The times on this are inexact because it has been a very long time, and I don't remember the details.  Lil Bit was one of a litter of three with a mother with almost too much milk.  At whelping she was the smallest, but not a runt...other two were males.  I weigh pups daily during the first week & when she didn't show weight gain I started bottle supplementing her.  She dipped below 300 gms on 2nd day which is a bad sign.  After a day or so I discovered she had a cleft palate. Milk coming out of her nose made me open her mouth and look.  After several days the others were huge, and she still had not gained weight.  Others were lethargic...they were so large they could hardly move.  She struggled valiantly and was extremely active in trying to nurse.  By that time she had won my heart, and I decided any creature with that much spunk and will to live deserved a chance.  I would raise her,  and give her away as pet since the cleft palate would probably mean a poor sense of smell...so I thought. My veterinarian said it could be repaired at UGA vet school, but that she would have to be a couple of months old. It was not until the second week that she started to grow.  The other two giants were so fat that their development was retarded.  They eventually turned out fine. By 3 - 4 weeks the others were so large that all they could do was to wallow around like little pigs. Lil Bit, by three weeks, was up and around with the coordination of a five week old pup and the size of a one week old.   At one point her brothers were 3 times as large. She developed into a true hyperactive pup, which she remained throughout her adulthood.  Her hyperactivity & love of humans captured the hearts of the folks at UGA when I carried her up there at 8 weeks.  They repaired her, and then the trouble really began.  She could not be allowed to have anything in her mouth...can you imagine this with a hyperactive pup.  I bought a 4 X 8 cage with a plywood floor so she could not get her mouth on anything.  They put a tube through an incision in her neck which had a stopper in it.  She had to be feed and watered through that. Puppy chow was liquefied & pumped through it with a huge large animal syringe....water the same way...What a task with a hyperactive pup! On more than one occasion the entire apparatus came apart with liquid puppy chow being exploded all over her, the kitchen, and me.  When I finally carried her back to UGA to have the stitches removed from the palate & the tube removed..to my horror...they said she had managed to break some of the stitches, and they had to repair her with another month of the same thing.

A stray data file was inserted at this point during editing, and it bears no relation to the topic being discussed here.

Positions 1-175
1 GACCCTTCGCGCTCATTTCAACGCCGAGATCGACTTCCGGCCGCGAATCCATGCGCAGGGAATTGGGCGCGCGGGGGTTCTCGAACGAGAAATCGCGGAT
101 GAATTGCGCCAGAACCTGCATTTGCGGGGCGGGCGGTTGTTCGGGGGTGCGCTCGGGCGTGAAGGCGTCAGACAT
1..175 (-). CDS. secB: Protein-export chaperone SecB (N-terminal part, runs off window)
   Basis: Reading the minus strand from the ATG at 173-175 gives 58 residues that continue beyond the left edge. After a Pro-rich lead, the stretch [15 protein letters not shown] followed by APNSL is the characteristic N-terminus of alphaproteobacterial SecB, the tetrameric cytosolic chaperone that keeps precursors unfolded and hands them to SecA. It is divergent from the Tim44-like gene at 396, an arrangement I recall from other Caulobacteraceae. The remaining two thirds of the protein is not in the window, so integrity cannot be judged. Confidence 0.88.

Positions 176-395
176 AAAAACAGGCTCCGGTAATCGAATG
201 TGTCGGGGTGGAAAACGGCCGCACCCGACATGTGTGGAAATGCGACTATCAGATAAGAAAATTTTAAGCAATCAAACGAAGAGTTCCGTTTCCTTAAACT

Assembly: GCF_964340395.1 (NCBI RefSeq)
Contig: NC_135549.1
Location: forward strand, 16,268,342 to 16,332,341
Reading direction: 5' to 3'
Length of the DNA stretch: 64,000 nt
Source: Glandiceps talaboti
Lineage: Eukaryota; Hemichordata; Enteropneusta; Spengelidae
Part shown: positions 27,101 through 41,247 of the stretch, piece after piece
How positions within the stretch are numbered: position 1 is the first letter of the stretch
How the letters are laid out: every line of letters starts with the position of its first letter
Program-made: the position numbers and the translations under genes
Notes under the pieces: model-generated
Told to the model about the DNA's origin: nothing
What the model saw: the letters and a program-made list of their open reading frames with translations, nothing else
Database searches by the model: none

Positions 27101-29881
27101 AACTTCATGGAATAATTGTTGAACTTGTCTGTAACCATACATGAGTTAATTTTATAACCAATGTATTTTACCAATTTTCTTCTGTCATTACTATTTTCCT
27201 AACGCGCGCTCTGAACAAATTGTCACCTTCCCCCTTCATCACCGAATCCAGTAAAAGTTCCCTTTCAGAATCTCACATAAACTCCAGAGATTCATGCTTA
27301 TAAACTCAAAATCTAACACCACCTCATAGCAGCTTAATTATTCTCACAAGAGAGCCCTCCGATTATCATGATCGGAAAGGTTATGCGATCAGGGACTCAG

At any rate she finally healed, and I started thinking about giving here away..with a great deal of reluctance.  One day I notice out the kitchen window that she was pointing birds out in my pasture and it did not appear to be a sight point. That did it..Lil Bit was here to stay.  I carried her to Canada with me, and she commenced to run all over the world on the prairies..Would go out of sight to the front, but would always come back enough to be sure I was there.  Won a puppy stake up there against the best.  Back in Georgia she did the same.  Back in Georgia I broke her at Christmas.  I saw no point in running a broke dog in derby stakes and  placed her in an all-age stake.  Then I started foot hunting her to make sure she would adjust, and she turned out to be a reasonably good retriever.  She also turned out, in spite of her condition, to have one of the best noses, if not the best,  of any that I've owned.  She never had an unproductive and would find and point without regards for scenting conditions (for example  in the heat & greenery of mid-summer).  Lil Bit had unlimited stamina.  Her adult weight was about 40-45 lbs.  My females are normally well over 50 lb. I'm now in my 11th the generation of the same blood line, and Lil Bit was the best that I've owned. She died at 12 of cancer.

After researching the topic my opinion is that her condition was caused by excessive vitamin A intake by her dam. This was due to my ignorance.  Her dam was fed puppy chow during pregnancy and given vitamin supplement which resulted in excessive vitamin A.  Research indicates either too much or too little can cause cleft palate.  I was not going to breed her, but I was about to lose my bloodline because I lost my other brood bitches to pyometra so I did breed her three times.  None of her pups had cleft palate, and all were larger than average.

Frank Thompson